A Smaller Supervalu Sees Larger Loss, Misses Expectations
Supervalu, Inc., which is now a much smaller company after having divested several of its grocery chains, on Wednesday reported a wider quarterly loss, due largely to weak sales in its retail food segment.
But analysts appeared to respond positively to the vision laid out by the company's new CEO.
Eden Prairie-based Supervalu was Minnesota’s fourth-largest public company based on revenue until it sold off five grocery chains, including nearly 900 supermarkets, in a $3.3 billion deal that closed last month.
The company on Wednesday reported a net loss of $1.41 billion, or $6.65 per share, for the quarter that ended February 23. That’s roughly three times larger than the loss posted during last year’s fourth quarter, although it doesn’t account for the recent divestiture of several brands.
Supervalu’s net loss from continuing operations—which excludes the sold-off Albertsons, Acme, Jewel-Osco, Shaw’s, and Star Market brands—totaled $179 million, or $0.85 per share.
Meanwhile, its adjusted quarterly loss—which excludes $149 million in charges that include employee severance payments—totaled $30 million, or $0.14 per share. Supervalu recently announced plans to cut about 1,100 corporate and regional office positions, including 600 in Minnesota.
Those adjusted earnings still fell far short of the $0.18 per share profit that analysts polled by Thomson Reuters were expecting.
Supervalu’s loss widened as sales declined. Total revenue for the fourth quarter dropped 2.3 percent to $3.89 billion. The decline was due largely to a 4.4 percent drop in revenue in the company’s retail food segment, which the company said was “driven by competitive pressures in certain markets and a lower level of promotional spending.”
Despite what seem like dismal financial results, Supervalu’s underlying operating performance was actually better than expected, Citigroup stock analyst Deborah Weinswig reportedly wrote in a research note. Same-store sales at Save-A-Lot and the company’s five remaining regional supermarket chains, while down 2.3 percent and 4.1 percent respectively, didn’t fall as much as Citigroup expected, according to a report by the Star Tribune.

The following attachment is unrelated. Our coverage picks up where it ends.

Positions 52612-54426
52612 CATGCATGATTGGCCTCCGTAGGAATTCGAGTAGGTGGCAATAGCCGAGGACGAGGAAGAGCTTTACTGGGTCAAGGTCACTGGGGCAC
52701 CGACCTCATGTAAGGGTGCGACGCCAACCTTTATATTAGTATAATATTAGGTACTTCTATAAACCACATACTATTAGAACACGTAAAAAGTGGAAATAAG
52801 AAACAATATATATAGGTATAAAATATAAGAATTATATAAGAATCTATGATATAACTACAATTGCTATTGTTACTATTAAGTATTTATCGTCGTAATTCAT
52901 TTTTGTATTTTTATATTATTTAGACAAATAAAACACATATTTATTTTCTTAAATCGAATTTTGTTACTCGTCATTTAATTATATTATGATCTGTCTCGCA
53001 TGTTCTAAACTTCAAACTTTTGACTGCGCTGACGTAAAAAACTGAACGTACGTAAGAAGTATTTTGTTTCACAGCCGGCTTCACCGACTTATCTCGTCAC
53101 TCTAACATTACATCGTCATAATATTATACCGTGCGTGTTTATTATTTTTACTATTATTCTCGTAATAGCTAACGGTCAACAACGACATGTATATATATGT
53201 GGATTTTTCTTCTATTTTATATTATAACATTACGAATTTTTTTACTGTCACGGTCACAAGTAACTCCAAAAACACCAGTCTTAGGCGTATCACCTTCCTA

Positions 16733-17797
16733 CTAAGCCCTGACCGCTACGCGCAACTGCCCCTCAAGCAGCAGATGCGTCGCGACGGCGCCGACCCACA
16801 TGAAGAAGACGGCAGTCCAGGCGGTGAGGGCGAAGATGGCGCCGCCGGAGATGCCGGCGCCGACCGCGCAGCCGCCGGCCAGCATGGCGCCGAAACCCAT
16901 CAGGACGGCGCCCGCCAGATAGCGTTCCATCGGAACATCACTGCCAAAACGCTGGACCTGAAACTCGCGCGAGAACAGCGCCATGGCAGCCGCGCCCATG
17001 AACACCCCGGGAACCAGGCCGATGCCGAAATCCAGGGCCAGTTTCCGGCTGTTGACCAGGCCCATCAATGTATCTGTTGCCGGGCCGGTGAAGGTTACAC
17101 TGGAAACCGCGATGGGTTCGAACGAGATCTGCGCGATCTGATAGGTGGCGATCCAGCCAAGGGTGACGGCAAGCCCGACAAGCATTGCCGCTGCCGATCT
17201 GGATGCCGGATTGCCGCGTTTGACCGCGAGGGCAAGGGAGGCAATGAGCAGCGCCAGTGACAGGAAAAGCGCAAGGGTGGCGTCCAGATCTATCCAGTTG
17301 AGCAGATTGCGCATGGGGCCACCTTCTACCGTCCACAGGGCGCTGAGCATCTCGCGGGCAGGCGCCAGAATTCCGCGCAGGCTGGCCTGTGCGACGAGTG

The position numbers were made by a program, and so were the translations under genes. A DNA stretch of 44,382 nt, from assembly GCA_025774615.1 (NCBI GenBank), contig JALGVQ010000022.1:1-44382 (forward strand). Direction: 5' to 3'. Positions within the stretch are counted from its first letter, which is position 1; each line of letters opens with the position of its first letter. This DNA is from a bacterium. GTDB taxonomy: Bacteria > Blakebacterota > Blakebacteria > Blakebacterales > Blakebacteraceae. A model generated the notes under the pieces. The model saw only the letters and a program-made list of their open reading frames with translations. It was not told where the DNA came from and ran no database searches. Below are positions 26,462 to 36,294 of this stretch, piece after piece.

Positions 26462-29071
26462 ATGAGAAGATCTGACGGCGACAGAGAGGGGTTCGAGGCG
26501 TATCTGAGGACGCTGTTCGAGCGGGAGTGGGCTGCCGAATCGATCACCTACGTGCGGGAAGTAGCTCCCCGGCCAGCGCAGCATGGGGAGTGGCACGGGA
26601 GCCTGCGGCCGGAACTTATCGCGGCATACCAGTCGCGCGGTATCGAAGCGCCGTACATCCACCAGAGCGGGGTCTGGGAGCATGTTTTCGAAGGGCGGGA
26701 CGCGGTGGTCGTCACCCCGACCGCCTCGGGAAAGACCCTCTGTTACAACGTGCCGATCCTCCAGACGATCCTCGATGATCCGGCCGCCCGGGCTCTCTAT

“This past quarter was largely about transitioning the company for the future, and I am proud of the many things we accomplished in my first 60 days,” Sam Duncan, who took over as president and CEO in February, said in a statement.
Supervalu’s stock fell in premarket trading Wednesday, but it soared later in the day following remarks made by Duncan during a conference call. In fact, it climbed 12 percent to close at $6.01.
Duncan outlined plans to revitalize Save-A-Lot and the wholesale business, as well as to pump up Supervalu’s five remaining regional supermarket chains, including Cub Foods in the Twin Cities, by decentralizing their management, according to a report by the Star Tribune. “Moving forward, our focus will be on being a low-cost operator,” Duncan reportedly told analysts.
For its full fiscal year, Supervalu reported $17.1 billion in revenue and a net loss from continuing operations of $263 million, or $1.24 per share, which included $187 million in charges related to severance and store closure expenses. Excluding those charges, the company’s net loss from continuing operations totaled $76 million, or $0.36 per share.
Supervalu’s business now includes a food wholesaler that serves about 1,900 stores across the country; Save-A-Lot, a discount grocery chain that has more than 1,300 stores in the United States; and about 200 locations under regional banners Cub Foods, Farm Fresh, Shoppers, Shop ‘n’ Save, and Hornbacher’s.